The founding members of Brooklyn-based collective Banda De Los Muertos, Oscar Noriega and Jacob Garchik have over 20 years in the jazz and classic music world — Noriega is a saxophonist and clarinetist, known for working with Lee Konitz, Paul Motian and Tim Berne while Garchik is a freelance trombonist and arranger for Kronos Quartet.
A couple of years ago the duo of Noriega and Garchik became obsessed with the brass band music of Sinaloa, a Northern Mexican state unfortunately known among Americans and others these days for the Sinaloa Cartel and El Chapo. Noriega, who’s the son of Mexican immigrants immediately felt a powerful and nostalgic connection to the music of his parents while Garchik, who had no prior knowledge of the music, immediately became fascinated by its intricate arrangements featuring incredibly dexterous brass players and sousaphonists, who were absolute virtuosos.
Realizing that at the time, they weren’t any traditional Mexican bandas in Brooklyn, the duo decided that they would start their own. Noriega and Garchik began writing new arrangements inspired by the banda tradition that required Garchik to practice sousaphone. And then they enlisted the assistance of some of New York’s and Brooklyn’s most accomplished jazz musicians including Chris Speed, Jim Black, Curtis Hasselbring, Brian Drye, Ben Holmes Justin Mullens as well as French Horn player Rachel Drehmann and singer Mireya Ramos, of Mariachi Flor de Toloache to fill out the lineup of Banda de Los Muertos.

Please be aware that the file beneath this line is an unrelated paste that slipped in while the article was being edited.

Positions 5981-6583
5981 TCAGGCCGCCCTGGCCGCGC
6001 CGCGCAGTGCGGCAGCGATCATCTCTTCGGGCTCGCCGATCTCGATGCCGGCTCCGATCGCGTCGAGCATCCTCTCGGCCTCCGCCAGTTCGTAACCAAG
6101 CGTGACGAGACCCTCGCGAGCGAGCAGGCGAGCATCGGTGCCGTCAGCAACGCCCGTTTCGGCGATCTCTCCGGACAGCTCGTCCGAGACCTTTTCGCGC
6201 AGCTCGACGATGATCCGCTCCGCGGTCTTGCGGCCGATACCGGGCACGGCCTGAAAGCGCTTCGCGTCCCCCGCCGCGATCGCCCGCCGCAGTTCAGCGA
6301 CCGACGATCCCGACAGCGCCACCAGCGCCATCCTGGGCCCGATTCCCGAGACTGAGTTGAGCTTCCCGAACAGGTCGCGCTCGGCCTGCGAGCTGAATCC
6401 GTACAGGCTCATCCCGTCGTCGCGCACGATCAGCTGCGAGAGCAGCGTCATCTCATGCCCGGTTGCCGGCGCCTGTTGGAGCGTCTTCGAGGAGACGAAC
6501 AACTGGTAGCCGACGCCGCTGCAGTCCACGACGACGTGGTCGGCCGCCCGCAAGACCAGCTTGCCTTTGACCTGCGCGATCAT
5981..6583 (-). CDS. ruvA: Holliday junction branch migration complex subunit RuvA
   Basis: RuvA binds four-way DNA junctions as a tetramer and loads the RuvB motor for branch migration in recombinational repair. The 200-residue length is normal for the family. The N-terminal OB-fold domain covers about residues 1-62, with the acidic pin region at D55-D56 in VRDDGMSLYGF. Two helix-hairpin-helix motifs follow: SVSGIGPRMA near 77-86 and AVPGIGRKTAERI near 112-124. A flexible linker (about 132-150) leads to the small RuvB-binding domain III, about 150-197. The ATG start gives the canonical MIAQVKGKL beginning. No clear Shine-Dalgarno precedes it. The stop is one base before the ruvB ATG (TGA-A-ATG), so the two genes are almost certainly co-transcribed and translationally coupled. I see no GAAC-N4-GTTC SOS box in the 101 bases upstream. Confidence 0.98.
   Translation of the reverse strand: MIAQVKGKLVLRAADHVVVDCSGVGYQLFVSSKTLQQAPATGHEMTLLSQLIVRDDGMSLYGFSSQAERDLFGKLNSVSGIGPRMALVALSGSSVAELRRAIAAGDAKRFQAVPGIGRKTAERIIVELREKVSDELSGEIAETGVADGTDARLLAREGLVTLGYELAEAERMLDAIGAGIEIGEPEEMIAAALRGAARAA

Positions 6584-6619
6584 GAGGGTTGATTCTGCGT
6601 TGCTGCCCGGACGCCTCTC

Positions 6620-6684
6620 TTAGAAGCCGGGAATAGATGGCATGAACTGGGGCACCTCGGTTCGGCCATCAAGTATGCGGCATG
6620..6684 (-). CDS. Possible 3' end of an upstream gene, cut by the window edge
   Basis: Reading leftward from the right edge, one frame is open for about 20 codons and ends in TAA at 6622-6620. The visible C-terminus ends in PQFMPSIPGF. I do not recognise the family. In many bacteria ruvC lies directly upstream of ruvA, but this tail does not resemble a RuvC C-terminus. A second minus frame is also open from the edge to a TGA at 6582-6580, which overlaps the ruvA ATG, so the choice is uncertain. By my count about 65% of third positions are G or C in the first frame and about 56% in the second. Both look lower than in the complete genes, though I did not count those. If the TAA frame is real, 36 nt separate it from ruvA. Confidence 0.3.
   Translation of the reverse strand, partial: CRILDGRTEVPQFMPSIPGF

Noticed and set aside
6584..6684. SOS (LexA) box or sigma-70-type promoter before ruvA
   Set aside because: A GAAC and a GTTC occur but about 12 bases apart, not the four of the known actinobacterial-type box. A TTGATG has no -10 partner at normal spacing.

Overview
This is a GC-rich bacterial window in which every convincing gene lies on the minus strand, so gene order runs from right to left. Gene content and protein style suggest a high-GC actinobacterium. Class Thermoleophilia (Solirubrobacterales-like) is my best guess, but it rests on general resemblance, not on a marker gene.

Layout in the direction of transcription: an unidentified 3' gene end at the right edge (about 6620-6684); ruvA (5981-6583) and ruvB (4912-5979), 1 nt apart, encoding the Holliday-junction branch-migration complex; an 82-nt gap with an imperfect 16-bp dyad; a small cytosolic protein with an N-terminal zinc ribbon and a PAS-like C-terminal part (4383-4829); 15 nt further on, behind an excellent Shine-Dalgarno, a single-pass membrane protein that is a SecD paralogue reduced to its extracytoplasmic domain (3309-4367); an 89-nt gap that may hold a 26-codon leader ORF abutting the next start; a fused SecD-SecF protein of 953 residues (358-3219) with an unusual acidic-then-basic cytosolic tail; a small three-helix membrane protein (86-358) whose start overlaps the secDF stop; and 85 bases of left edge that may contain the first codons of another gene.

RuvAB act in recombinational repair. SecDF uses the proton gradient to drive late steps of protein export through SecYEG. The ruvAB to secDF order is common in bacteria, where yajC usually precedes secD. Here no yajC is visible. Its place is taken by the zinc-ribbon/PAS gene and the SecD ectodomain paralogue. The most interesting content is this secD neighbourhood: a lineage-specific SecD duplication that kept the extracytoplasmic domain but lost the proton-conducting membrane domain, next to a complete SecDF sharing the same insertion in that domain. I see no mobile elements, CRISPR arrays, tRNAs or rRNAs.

Quickly, Banda de Los Muertos was attracting an audience made of brass band fans and Mexican immigrants, as well as praise from one of the world’s most renowned Mexican brass bands — Banda el Recordo. In fact, the band’s monthly residency at Barbès has developed a reputation for bringing together a diverse crowd of Brooklyn hipsters and Mexican immigrants dancing and digging a sound that makes you have to get up and start moving — and is interestingly enough, reminiscent to New Orleans world famous brass band sound.
This week marks the release of the band’s debut effort and the album’s first single “Cumbia De Jacobo” is a breezy yet jazzy composition that allows room for a couple of impressive solos while being propelled forward by sousaphone and rolling percussion. Although it’s distinctly Mexican, I can picture a second line getting down to this, complete with parasols and sombreros; in any case, the main thing is that he composition is incredibly fun and incredibly funky.
Interestingly, the collective had plans to celebrate Mexican Independence Day by serenading Donald Trump at Trump Tower today. Hopefully, the blowhard will be moved to dance to the funk of Sinaloa. They also have a set at Pioneer Works on Friday with Mariachi Flor de Toloache.